Gulf coast fishermen increasingly desperate as BP begins legal wrangling
US spill chief Thad Allen failed Thursday to reassure desperate fishermen about their Gulf of Mexico oil clean-up jobs, while BP began the legal wrangling in a massive civil trial.
As engineers prepared next week’s vital operations to permanently kill the capped BP well, Allen met with parish presidents and Louisiana Governor Bobby Jindal in New Orleans to discuss how to safeguard local jobs going forward.
With little oil now floating in the Gulf, there are fears the popular “Vessels of Opportunity” program that employs fishing boats to skim crude off the surface of the sea might have to be scrapped.
Allen pledged to redeploy as many skippers as possible to other tasks, but could give no firm indication of how many of the 1,500 boats would still be working in the Gulf after next month.
“Obviously as we transition into a point where there’s not the threat of a spill, the involvement of Vessels of Opportunity is going to necessarily change,” he said after the meeting.
Allen said that over the next 10 days he would work with parish presidents and the governor to hammer out a plan for the fishermen and what to do with the program through to the end of August.
A large portion of the Gulf waters remain closed to commercial and recreational fishing and with lingering doubts about seafood safety, fishermen could effectively end up losing their jobs for a second time.
“The fishermen have missed a year, and we don’t know what the impact is going to be next year, or the year after that,” said Marty O’Connell, an environmental scientist at the University of New Orleans.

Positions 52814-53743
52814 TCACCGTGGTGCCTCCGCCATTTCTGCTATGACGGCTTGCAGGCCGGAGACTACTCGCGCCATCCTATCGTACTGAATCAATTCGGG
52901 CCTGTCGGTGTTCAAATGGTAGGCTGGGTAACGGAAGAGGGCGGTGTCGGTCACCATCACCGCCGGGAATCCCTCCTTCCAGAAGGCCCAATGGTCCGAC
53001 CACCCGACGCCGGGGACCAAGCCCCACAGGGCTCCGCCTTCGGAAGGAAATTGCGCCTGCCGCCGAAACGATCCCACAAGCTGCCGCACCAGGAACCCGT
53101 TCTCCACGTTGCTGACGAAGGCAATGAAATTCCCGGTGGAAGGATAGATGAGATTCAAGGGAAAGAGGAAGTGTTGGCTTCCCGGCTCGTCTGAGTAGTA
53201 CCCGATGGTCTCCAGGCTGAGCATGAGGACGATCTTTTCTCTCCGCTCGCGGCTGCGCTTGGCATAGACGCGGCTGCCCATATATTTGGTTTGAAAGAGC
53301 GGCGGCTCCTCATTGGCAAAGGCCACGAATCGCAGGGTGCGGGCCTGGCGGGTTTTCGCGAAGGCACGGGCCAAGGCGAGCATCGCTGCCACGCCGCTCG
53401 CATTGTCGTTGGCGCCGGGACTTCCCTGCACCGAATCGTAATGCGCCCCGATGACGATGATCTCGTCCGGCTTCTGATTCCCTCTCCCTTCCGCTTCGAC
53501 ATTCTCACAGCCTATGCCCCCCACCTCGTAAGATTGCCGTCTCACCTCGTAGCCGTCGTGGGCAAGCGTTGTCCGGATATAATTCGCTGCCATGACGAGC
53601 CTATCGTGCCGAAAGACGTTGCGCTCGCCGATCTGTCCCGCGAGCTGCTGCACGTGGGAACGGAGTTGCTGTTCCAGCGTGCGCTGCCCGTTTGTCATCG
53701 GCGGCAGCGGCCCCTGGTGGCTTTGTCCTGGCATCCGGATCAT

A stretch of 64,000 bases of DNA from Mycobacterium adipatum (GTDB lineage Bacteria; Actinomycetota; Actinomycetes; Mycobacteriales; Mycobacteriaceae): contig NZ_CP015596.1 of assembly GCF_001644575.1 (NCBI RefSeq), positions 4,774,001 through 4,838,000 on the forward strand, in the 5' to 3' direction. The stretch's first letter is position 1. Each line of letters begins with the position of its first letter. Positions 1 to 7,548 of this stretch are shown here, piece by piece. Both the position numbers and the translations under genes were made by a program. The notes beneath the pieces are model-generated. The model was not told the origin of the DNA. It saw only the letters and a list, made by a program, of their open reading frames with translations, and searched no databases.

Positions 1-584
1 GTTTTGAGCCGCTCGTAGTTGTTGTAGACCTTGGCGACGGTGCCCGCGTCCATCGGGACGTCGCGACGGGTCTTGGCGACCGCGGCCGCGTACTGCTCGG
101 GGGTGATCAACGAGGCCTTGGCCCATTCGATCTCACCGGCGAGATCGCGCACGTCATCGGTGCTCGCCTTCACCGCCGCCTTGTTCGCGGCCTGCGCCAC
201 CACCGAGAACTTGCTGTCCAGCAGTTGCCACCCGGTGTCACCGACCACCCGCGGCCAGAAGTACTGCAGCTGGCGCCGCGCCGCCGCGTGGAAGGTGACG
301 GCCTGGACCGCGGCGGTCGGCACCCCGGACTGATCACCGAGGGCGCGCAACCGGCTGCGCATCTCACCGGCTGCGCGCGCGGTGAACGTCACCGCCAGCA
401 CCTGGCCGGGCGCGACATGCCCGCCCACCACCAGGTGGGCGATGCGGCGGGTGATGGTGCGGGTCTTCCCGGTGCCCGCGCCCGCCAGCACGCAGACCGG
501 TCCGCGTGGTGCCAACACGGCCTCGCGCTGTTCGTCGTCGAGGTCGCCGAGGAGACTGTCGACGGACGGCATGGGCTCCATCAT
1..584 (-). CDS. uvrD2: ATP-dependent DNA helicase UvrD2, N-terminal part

Many are worried it could be months or even years before they can fish again, and there are no guarantees the fish will be there in the same numbers when they do, or that they will be safe to eat.
“If BP uses the capping of the well as an excuse to minimize its clean-up operations, then shame on them,” said Mike Frenette, whose five boats in Venice, Louisiana missed an entire summer’s fishing due to the disaster.
Frenette had to apply four times before getting two of his five boats onto the program, which pays between 600 and 3,500 dollars a day, depending on the size of the boat.
“All that our Vessels of Opportunity work is doing is counting against our compensation claim. We’re not making any money, here, we’re just trying to keep our heads above water.”
Many disgruntled fishermen are expected to seek compensation for lost earnings and personal injury in the courts, and in Boise, Idaho on Thursday lawyers for disaster victims opened the first stage in a massive civil trial.
The hearing brought together a wide array of people and players linked to the disaster triggered by an April 20 explosion aboard the Deepwater Horizon rig, some 50 miles (80 kilometers) off the coast of Louisiana.
Plaintiffs range from the families of the 11 workers killed in the explosion to Gulf fishermen whose catch has been contaminated by the spill, threatening them with financial ruin.
A seven-judge panel will decide over the next few weeks whether to consolidate the litigation into one or several cases, and where the trial or trials should take place.
BP and other firms named in the claims argued for the venue to be the oil headquarters of Houston, Texas, but victims’ lawyers said it should be somewhere closer to those hit hardest by the disaster, like New Orleans. Joining BP in court were Transocean, which leased the rig to BP, Cameron International, which manufactured the blowout preventer, the device which should have shut down the well but failed to work properly, and Halliburton, the oil services company which had finished cementing the well only 20 hours before the rig exploded.
BP hopes to begin a “static kill” operation as early as this weekend to plug the capped well with drilling mud and cement. Five days later a “bottom kill” through a relief well should finish the job once and for all.
A cap stopped the flow on July 15 after between three and 5.2 million barrels (117.6 million and 189 million gallons) had gushed out, making it likely the disaster is the biggest ever accidental oil spill.